Salisbury's fears continue after police admit there could be more Novichok out there

Salisbury's fears continue after police admit there could be more Novichok out therePolice have admitted there could still be traces of deadly Novichok nerve agent in Salisbury, prompting renewed concern over the safety of residents and the continued impact on the city’s tourism economy. The warning came after officers discovered a small glass bottle at the Wiltshire home of Charlie Rowley, which has since tested positive for the chemical. Mr Rowley’s girlfriend Dawn Sturgess, 44, died in hospital last Sunday evening after being exposed to the nerve agent the previous weekend. Salisbury couple He was also taken to hospital critically ill, but has since regained consciousness and has been interviewed by police. It is thought Mr Rowley, 45, was able to help detectives as to the whereabouts of the source of the contamination when he emerged from his coma last week. The rise of biological and chemical weapons After Salisbury, how ready is the UK? Further tests on the bottle and its contents are now being carried out and it is hoped it could provide crucial evidence to prove who attacked the former Russian double agent, Sergei Skripal and his daughter, Yulia, in March. But announcing the discovery of the bottle as “a significant and positive development”, Assistant Commissioner Neil Basu, the Head of UK Counter Terrorism Policing, also warned: “We cannot guarantee that there isn’t any more of the substance left and cordons will remain in place for some considerable time. This is to allow thorough searches to continue as a precautionary measure for public safety and to assist the investigation team.” AC Basu added: “The safety of the public and our officers remains paramount and we are continuing to work closely with Wiltshire Police, scientists, health experts from Public Health England and other partners.” PHE has maintained its advice to the public not to pick up any discarded object in the Salisbury area, such as containers, lids, syringes, needles, cosmetics, which could contain liquid or gel. Scotland Yard said tests at the Defence, Science and Technology Laboratory at Porton Down, Wiltshire, had confirmed to that the substance contained in the bottle was Novichok and further tests are being carried out to establish whether it came from the same batch that contaminated Mr Skripal and his daughter. Police outside the home of Charlie Rowley, 45, in Muggleton Road in Amesbury, Wiltshire, where a bottle containing Novichok was found Credit: Steve Parsons/PA Police yesterday said their search teams had recovered over 400 exhibits, samples and items as part of the ongoing police investigation. Scotland Yard also warned that searches for any other potential sites or sources of contamination  are expected to continue for several weeks, if not months. AC Basu described the investigation as “one of the most complex and difficult that UK policing has ever faced”. But the fact police have yet to confirm how the bottle came into the possession of Mr Rowley and Miss Sturgess and where they found it has left Salisbury residents deeply uneasy. Novichok poisoning – Salisbury – Amesbury timeline and map It is thought they may have come across it in Queen Elizabeth Gardens, close to the centre of Salisbury, before catching a bus to Mr Rowley’s home, where they collapsed within hours of each other. The large park has since been sealed off by police. Sabrina Burr, 38, who lives less than 200 metres away from Mr Rowley’s home in Muggleton Road, Amesbury, said: “I can’t believe that something so deadly could be so close. It’s scary to think what could have happened, children play around here, what if something happened to them? “I’m quite concerned that anyone around here could have been exposed, it makes me a little angry. Is there more of it?” Ms Burr added: “I’m happy police have found it but I hope this is the only source of it, if they could just pick it up, then anyone could.” Officers yesterday continued their forensic examination of Mr Rowley’s home, where a fire engine and a special incident response ambulance remained in position. Another of Mr Rowley’s neighbours said she is now scared to let her children play either on the green next to his home or in Queen Elizabeth Gardens. She said: “It’s really scary knowing that something that can kill you so easily was just hundreds of metres away from my home and children. “You would see Charlie and Dawn around, they were always very nice, but to think they were carrying something so deadly is horrible.” She added: “It’s scary that they were able to just pick it up off of the floor. I hope there isn’t anymore, but you just never know, I don’t think we will ever know for sure.” Matthew Dean, leader of Salisbury City Council, told The Sunday Telegraph: “A very big question remains over how the container got there and if it was found by one of them in Salisbury what are the implications for the people of the town.” Yulia Skripal, who survived a Novichok assassination attempt on her and her father Sergei, a former Russian spy Credit: Dylan Martinez/PA The impact of the second Novichok poisoning has left Salisbury’s economy reeling, just as it was starting to recover from the fall out of the attack on the Skripals. Footfall in local shops has dropped by an estimated thirty per cent, a similar drop to that which followed the Skripal attack – but at a time when the cathedral city should be busy with tourists. Local sources say many American coach parties have simply stopped coming to Salisbury, a favourite location close to Stonehenge. The Government is to provide a £5 million recovery package for the city to support businesses, boost tourism and meet unexpected costs. Mr Dean said: “People are very nervous about the continuing economic impact on the area. We have had very poor tourist numbers this year, despite the good weather. People are very concerned about that especially after they had started to feel they had turned a corner after the March attack.”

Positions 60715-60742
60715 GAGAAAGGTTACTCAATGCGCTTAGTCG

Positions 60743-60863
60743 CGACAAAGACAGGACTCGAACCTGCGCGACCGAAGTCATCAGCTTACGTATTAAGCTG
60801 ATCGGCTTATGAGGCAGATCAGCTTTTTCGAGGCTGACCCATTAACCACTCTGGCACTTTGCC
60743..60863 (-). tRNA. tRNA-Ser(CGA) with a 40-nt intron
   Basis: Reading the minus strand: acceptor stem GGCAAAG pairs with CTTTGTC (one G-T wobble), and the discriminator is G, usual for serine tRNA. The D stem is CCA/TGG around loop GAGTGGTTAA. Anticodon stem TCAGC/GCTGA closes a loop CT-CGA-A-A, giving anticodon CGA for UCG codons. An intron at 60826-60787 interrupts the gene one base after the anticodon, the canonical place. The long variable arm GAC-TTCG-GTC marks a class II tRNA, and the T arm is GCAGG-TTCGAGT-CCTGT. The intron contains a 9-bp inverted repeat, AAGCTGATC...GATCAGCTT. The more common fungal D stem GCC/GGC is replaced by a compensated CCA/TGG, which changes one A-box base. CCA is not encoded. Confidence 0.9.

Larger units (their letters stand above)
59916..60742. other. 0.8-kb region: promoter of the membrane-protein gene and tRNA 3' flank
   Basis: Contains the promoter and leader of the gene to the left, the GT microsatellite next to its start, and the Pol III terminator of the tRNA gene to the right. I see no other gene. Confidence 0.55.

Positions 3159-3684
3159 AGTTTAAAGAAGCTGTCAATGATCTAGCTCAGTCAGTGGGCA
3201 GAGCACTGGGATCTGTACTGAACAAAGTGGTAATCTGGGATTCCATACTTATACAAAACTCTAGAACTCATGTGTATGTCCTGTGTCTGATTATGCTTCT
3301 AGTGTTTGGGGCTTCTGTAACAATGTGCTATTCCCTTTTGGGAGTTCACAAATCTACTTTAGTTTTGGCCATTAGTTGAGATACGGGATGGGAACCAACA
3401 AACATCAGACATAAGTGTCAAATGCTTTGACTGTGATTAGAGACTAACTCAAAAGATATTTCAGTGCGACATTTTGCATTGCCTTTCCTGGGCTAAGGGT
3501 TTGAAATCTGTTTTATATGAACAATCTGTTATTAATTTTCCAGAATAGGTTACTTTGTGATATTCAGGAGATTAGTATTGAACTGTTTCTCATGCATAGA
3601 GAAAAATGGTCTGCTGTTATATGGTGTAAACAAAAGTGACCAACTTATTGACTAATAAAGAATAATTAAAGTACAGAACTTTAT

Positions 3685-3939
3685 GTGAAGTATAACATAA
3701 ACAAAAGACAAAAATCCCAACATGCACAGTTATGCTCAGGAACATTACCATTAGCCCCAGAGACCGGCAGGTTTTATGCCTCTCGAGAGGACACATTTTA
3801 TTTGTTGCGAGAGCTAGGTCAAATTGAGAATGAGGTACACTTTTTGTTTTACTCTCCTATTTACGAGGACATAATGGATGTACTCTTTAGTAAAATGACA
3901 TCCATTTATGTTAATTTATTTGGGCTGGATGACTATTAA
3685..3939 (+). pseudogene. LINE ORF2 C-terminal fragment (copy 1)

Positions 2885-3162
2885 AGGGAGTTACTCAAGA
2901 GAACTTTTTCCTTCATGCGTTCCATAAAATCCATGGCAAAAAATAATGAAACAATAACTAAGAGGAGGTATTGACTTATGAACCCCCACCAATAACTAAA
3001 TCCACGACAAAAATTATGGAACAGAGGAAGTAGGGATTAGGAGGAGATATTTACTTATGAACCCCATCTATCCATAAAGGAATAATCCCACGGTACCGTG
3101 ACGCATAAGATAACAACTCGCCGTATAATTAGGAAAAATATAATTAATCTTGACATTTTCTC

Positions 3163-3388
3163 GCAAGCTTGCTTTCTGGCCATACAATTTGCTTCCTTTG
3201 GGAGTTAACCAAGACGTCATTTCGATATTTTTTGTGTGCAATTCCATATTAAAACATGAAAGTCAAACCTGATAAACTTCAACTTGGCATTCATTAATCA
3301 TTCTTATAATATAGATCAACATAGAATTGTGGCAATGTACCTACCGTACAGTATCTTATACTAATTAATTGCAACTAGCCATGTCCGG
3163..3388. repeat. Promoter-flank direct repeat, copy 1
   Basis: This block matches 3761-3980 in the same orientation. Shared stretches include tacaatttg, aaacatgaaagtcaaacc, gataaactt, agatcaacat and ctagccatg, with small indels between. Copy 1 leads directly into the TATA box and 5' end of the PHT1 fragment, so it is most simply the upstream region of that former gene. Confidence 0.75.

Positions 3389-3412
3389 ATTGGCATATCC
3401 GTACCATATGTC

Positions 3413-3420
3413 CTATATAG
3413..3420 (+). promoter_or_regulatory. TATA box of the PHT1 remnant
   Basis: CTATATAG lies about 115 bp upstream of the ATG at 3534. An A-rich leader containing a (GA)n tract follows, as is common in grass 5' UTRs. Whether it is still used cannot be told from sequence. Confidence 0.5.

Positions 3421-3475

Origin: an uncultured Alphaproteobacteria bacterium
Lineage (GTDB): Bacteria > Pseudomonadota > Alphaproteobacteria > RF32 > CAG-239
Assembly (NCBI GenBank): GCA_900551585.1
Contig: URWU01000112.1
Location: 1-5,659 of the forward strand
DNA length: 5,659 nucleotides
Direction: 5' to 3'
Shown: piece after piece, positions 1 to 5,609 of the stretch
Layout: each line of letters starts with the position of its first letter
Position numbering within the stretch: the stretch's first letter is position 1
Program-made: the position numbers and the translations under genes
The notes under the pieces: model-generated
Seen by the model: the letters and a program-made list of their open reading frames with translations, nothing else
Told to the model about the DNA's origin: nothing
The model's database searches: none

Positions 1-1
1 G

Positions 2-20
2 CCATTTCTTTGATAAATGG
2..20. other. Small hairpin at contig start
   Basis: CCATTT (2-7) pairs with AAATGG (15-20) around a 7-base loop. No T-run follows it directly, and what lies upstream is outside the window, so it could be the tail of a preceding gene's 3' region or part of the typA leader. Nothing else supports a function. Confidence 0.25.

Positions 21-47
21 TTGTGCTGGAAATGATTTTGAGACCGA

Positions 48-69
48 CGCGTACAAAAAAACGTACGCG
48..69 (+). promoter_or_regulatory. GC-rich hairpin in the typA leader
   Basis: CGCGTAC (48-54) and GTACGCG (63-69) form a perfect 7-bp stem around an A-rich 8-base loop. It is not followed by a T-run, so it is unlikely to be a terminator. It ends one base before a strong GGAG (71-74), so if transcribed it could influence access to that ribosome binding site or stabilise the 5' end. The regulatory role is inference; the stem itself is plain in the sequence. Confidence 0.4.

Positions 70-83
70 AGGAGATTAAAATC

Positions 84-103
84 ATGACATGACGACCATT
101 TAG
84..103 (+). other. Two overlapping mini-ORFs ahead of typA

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Officials admit they may have separated family – who might be US citizens – for up to a year